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Analysis: Japan enjoys its first celebrity scandal of 2009. Enter the morality police.
Perhaps most ignominiously of all, Kusanagi was treated to a public dressing down by Kunio Hatoyama, Japan's communications minister, who was apoplectic that the man chosen to encourage households to switch from analogue to digital TV over the next two years had behaved so shamelessly. And this from a politician who was nicknamed the “grim reaper” during his time as justice minister for the enthusiasm with which he signed execution orders.
In a final blow, the new face of digital broadcasting in Japan now belongs to a cartoon deer with antlers shaped like an UHF antenna.
While the cultural establishment dished out opprobrium, Kusanagi’s legions of fans were incensed. The blogosphere in Japan and South Korea, where his fluency in Hangul has helped turn him into a household name, lit up with encouragement for the fallen star and condemnation for his detractors.
Some were angry that their hero’s home had been searched (investigators found nothing), that he had been hung out to dry by his onetime corporate cheerleaders, even that he was arrested at all. One threatened to firebomb the police station where he had been kept overnight.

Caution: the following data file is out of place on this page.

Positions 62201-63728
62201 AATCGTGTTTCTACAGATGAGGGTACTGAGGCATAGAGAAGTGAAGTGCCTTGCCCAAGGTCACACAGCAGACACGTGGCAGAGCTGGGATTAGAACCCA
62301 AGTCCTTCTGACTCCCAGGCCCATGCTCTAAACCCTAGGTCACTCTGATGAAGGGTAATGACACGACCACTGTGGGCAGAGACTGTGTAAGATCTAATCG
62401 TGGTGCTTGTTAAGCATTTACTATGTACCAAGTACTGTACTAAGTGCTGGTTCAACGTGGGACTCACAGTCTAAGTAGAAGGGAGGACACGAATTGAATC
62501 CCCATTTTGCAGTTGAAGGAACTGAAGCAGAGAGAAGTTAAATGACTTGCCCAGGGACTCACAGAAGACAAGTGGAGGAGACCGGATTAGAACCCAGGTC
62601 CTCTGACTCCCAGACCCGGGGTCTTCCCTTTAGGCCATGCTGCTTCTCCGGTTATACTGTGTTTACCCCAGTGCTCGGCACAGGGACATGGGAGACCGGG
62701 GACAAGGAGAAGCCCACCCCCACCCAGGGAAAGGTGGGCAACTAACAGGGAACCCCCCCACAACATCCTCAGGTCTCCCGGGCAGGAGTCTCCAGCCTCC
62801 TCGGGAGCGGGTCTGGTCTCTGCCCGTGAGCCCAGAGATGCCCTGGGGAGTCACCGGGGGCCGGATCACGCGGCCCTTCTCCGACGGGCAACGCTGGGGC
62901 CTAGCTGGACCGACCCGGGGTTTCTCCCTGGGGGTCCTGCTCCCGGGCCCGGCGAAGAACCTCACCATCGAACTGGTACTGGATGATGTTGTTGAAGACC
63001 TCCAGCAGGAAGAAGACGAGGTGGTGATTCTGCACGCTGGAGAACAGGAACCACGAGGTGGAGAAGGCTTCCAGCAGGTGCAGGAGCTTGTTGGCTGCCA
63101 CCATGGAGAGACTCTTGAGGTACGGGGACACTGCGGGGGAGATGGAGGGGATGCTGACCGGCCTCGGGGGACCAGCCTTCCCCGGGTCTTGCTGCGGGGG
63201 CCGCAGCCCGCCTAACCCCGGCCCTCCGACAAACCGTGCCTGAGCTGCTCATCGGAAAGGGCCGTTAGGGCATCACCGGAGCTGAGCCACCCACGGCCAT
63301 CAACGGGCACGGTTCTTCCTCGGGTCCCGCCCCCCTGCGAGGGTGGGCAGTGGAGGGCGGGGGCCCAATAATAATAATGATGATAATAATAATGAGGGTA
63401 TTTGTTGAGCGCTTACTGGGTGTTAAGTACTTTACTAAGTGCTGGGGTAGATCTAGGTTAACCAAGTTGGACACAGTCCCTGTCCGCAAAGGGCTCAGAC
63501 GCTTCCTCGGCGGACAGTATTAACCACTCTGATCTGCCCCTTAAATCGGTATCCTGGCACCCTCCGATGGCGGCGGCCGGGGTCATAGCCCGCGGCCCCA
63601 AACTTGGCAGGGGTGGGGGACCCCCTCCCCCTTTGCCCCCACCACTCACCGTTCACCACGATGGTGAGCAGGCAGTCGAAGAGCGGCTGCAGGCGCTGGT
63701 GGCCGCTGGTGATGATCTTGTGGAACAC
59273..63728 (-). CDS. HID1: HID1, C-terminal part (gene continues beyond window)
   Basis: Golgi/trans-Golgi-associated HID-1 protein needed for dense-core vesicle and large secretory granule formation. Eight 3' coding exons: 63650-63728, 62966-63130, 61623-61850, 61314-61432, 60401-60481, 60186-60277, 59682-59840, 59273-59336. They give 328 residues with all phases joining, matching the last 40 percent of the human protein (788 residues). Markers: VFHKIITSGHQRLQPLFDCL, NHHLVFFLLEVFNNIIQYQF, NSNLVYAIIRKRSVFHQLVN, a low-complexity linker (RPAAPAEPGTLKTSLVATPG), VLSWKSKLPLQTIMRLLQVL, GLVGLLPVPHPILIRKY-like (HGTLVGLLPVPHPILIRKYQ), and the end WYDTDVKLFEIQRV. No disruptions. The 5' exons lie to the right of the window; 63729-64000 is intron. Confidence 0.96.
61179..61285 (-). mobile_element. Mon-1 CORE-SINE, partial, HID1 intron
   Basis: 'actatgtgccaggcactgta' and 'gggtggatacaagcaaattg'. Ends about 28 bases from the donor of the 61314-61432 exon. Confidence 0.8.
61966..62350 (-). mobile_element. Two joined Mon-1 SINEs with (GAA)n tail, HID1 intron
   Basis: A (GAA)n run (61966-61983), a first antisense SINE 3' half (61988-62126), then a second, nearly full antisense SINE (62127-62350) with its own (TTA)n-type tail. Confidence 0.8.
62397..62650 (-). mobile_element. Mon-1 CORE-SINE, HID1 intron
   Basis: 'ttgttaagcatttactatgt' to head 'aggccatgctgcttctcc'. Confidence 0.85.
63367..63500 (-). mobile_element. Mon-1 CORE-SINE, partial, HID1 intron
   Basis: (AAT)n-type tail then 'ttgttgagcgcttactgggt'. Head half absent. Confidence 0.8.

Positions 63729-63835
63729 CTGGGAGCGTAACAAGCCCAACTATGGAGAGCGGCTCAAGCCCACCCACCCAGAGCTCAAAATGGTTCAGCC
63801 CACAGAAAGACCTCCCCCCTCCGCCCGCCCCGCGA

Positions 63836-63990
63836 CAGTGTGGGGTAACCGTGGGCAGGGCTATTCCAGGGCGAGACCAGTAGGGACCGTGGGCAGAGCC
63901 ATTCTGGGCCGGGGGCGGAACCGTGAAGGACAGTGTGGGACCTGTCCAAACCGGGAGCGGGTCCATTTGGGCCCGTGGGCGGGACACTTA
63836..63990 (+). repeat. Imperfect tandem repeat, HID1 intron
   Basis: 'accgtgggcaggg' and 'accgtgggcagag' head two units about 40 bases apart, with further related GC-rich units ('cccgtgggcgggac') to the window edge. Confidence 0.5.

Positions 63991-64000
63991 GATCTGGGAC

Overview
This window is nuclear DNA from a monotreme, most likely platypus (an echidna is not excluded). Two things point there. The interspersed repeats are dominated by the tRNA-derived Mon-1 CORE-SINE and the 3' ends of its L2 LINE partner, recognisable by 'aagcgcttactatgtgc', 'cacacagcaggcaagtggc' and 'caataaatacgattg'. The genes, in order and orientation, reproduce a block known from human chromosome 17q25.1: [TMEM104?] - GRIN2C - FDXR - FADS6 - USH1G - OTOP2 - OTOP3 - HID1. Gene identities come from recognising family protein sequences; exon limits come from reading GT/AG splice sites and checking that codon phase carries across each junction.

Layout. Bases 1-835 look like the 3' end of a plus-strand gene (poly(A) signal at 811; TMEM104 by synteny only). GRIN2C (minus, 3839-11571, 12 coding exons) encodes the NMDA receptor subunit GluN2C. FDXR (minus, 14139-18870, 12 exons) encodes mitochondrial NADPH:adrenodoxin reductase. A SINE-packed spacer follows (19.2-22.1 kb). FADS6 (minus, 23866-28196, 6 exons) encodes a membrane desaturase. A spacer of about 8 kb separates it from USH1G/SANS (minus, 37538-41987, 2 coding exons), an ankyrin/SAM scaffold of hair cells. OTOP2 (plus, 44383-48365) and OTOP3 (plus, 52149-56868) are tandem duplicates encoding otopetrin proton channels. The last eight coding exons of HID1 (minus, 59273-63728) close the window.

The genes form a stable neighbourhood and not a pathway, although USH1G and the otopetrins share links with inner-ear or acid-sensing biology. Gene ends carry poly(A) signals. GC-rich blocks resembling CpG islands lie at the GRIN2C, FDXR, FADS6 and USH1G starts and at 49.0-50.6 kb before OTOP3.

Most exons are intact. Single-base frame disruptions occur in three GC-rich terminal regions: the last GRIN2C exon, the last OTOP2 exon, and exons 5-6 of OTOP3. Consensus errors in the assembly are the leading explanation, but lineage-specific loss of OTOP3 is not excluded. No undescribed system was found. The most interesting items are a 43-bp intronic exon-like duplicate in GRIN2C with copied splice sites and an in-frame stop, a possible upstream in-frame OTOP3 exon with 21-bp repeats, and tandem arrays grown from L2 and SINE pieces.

If the sorry episode demonstrated the unreasonable demands Japan’s cultural conservatives place on the country’s stars, it also exposed the toothlessness of its media.
Johnny’s & Associates, the talent agency that manufactured Smap and a host of other hugely popular stage acts, has exerted a stranglehold on TV scheduling that no broadcasting executive dare question.
The agency, founded by the septuagenarian starmaker Johnny Kitagawa, exerts absolute control over its young charges — many of whom debut in their early teens — in every matter from their image rights to their personal lives.
In 2000, the weekly magazine Shukan Bunshun put its head above the parapet and reported widespread allegations in tell-all books by former entertainers of sexual abuse by Kitagawa.
Though the (unproven) allegations were the subject of a police investigation, a parliamentary hearing and a libel suit against the magazine that was only partly successful, Japan’s mainstream media simply pretended not to notice, fearful that coverage would prompt an exodus of Johnny’s “talents” from their schedules.
As for Kusanagi, he will probably rebuild his career.
It will involve yet more public apologies and promises to change his ways. Japan’s media, meanwhile, will quickly regain its appetite for Smap’s saccharine fare and resume its fawning treatment of Johnny’s & Associates. And that, more than Kusanagi’s Tokyo fandango, is where the real scandal lies.
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